Plant of the Week: Kodiak Fresh® Diervilla

Kodiak Fresh Diervilla with vibrant fall color in a garden

Fresh from Spring to Fall

Are you itching to begin checking off tasks on your spring garden to-do list yet? If so, Kristina wrote a blog giving you four tips to keep in mind during spring cleanup. If you’re in a cooler climate like me and just got hit with another snowstorm, you’ll have to wait a while before you start your spring tasks, but you can always start taking note of what needs to be done when the weather is right. 

When the warm weather starts to roll in, our spring interest plants will start to show off. One shrub that I look forward to seeing this spring is Kodiak Fresh® Diervilla (Diervilla x splendens). 

Close up of the red, orange, and green foliage of Kodiak Fresh Diervilla

While Kodiak Fresh® diervilla’s tubed yellow flowers don’t appear until summer, the show really starts in spring when its new growth emerges vibrant orange and red, maturing to a lime green/chartreuse. The summertime flowers attract hummingbirds and other pollinators galore, and the vibrant foliage shows off well into fall, giving truly long-lasting fall color.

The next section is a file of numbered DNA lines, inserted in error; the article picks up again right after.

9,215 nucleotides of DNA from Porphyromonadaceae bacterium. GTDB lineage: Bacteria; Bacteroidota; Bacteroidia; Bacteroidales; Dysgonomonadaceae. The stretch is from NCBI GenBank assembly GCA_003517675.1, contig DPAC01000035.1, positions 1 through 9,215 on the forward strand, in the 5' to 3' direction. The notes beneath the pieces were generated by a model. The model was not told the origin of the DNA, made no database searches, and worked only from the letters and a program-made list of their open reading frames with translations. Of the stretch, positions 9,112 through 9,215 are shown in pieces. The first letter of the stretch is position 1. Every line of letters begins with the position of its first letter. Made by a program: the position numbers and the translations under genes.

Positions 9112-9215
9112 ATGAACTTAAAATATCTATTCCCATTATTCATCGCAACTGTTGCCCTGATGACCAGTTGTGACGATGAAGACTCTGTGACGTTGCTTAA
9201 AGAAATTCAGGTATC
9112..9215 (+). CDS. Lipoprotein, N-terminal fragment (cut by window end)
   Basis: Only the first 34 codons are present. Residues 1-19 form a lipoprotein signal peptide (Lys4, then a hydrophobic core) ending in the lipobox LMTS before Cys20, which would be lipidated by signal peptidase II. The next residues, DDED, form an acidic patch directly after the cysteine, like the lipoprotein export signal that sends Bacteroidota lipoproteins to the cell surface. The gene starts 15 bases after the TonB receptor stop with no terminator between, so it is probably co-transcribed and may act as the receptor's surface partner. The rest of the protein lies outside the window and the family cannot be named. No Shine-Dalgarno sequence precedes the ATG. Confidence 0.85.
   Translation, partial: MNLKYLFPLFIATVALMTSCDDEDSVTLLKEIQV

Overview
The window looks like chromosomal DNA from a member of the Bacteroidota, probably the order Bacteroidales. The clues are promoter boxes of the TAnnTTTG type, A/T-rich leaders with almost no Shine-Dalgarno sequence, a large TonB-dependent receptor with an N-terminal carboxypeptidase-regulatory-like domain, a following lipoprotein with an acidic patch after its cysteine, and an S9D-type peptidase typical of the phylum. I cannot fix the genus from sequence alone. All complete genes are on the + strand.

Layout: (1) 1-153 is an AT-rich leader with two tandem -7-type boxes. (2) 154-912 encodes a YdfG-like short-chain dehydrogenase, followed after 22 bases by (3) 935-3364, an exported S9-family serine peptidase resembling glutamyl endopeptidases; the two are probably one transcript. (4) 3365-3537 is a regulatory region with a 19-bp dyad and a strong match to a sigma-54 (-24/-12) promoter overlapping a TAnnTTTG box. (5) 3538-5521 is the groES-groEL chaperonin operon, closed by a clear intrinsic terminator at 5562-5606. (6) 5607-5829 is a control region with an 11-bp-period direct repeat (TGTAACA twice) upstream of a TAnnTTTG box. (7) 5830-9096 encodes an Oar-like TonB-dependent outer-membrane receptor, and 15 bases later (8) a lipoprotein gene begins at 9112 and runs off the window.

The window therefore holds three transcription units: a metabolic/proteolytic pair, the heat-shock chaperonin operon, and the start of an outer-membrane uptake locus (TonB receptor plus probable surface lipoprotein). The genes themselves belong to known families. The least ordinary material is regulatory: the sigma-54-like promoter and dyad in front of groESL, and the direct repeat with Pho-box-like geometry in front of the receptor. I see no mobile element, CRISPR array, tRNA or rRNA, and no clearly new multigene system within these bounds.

This native shrub will thrive in full sun to full shade, but for the best foliage color and flowering, place it in an area with a few hours of direct sunlight. It’s hardy in USDA zones 3-8, and once established, it’s quite drought tolerant. Growing to 2-3’ tall and wide, Kodiak Fresh® diervilla fits in a number of gardens, including cut flower gardens, because it makes for a truly stunning foliage filler in arrangements. 

Kodiak Fresh® diervilla doesn’t require regular pruning, but if you desire a neater look, it’s best to prune diervilla in spring. It benefits from a rejuvenation prune every 3 to 5 years; just remove ⅓ of the thickest branches all the way to the ground. 

Mix Kodiak Fresh® in your garden with plants of different textures to create more visual interest. Don’t know where to start? Check out Kristina’s “3 Visual Textures for Plants” blog to learn more about incorporating contrasting textures in your garden.

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